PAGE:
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High Court judgment in Tanzania rules age of marriage laws discriminatory and unconstitutional

Rebeca Gyumi, Founder of the Msichana Initiative who campaigned for the laws to change | Photo credit: Msichana Initiative

In a landmark decision, the High Court of Tanzania ruled last week that the Law of Marriages Act must be revised to eliminate inequality between the minimum age of marriages for boys and for girls.

The current Act allows girls to marry at the age of fourteen with the consent of the court, and from the age of fifteen with the consent of their parents. At present, 37% of girls in Tanzania are married before the age of 18.

Nyasha Chingore, a lawyer at the Southern African Litigation Centre (SALC), responded to the High Court’s decision:

“The High Court judgment is a significant victory for the rights of children in Tanzania… this ruling sends a clear message neither religion nor custom can be used as an excuse to violate childrens’ rights.”

The precedent-setting case was launched by Rebeca Gyumi, who is the director and founder of the Msichana Initiative. The organisation advocates for the rights of women and girls, claiming that the persistence of child marriage is a threat to an already vulnerable group in society:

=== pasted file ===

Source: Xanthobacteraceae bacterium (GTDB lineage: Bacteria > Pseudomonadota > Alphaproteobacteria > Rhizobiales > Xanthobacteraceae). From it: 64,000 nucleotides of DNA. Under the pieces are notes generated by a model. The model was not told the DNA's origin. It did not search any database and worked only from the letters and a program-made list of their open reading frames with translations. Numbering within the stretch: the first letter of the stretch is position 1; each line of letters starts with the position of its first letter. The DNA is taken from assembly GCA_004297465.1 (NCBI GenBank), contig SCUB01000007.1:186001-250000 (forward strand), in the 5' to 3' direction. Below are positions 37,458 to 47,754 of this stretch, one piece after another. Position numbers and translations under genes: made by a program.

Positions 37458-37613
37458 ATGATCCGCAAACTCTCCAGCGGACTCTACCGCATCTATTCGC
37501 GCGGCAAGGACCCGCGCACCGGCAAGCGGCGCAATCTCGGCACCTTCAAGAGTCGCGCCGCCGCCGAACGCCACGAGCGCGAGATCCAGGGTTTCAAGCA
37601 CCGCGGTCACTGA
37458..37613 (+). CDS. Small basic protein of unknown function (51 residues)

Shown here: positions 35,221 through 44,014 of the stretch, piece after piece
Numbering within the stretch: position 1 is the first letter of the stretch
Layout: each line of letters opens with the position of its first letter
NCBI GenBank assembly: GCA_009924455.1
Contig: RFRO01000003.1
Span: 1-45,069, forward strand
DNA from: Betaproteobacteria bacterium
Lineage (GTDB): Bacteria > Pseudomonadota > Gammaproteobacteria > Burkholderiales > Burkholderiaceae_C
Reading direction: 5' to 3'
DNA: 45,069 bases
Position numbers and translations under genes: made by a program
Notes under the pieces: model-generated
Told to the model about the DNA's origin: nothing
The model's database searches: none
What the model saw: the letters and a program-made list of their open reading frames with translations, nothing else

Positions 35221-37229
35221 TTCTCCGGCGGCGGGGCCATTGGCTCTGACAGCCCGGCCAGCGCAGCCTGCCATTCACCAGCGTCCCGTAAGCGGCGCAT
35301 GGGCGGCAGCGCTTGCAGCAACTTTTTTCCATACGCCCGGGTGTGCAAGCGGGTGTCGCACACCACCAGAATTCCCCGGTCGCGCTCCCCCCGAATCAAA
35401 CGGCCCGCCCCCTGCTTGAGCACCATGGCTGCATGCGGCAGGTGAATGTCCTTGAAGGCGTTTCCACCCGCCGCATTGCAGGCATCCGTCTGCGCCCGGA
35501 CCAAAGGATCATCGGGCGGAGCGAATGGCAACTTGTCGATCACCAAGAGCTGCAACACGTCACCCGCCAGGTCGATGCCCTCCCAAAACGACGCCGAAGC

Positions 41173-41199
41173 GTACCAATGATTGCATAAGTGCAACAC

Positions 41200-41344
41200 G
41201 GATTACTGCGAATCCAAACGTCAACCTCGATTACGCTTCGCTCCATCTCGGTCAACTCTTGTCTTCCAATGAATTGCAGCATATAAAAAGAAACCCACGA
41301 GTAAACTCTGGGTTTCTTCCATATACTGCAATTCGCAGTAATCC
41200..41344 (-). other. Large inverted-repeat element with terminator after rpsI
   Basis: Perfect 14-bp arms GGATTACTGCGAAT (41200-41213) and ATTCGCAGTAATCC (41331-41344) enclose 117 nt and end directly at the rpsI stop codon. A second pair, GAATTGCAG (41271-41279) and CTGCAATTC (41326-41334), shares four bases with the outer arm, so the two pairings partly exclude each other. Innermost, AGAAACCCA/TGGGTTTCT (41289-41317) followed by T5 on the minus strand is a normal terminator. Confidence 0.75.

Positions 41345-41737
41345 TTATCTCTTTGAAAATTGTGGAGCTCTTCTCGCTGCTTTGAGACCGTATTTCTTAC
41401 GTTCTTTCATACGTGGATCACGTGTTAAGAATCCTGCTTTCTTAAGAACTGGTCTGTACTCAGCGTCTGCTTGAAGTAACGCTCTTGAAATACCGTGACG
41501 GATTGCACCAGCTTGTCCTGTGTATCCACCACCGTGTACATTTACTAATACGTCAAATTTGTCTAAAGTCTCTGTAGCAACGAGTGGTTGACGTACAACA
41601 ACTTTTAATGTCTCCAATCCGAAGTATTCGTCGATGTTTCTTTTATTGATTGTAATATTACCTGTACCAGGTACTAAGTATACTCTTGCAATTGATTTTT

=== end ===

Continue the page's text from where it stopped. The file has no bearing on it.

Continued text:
“Allowing parents to marry off their daughters before they are eighteen hinders girls’ ability to finish their education. This prevents girls from fully expressing themselves in other spheres of life.”

The Court pointed out that while the Law of Marriages Act may have been enacted with good intentions in 1971, this intention is no longer relevant because the effect of the Act now is to discriminate against girls by depriving them of opportunities that are vital for all citizens. Whilst boys are allowed to enjoy their teenage years, parents can force girls to grow up long before they are ready.

Tightening child marriage laws

The Court’s ruling comes after the introduction of tougher punishment – up to 30 years in prison – for men who marry schoolgirls or get them pregnant. While important, amending child marriage laws and sending perpetrators to jail alone are not enough to end child marriage.

It is essential to empower girls, to protect their rights and provide meaningful alternatives to marriage that are valued by communities, such as education. Instead of stigmatising local communities, we must continue working with them to try to change attitudes towards child marriage and produce lasting change.

Update: September 2017

The Attorney General of Tanzania has appealed the High Court’s decision to make marriage before the age of 18 illegal in the country.

Our Twitter Q&A with Rebeca!

Girls Not Brides hosted a Q&A with Rebeca Gyumi, founder of Msichana Initiative, on Friday 22 July, from 12-1:30 pm (East Africa Time).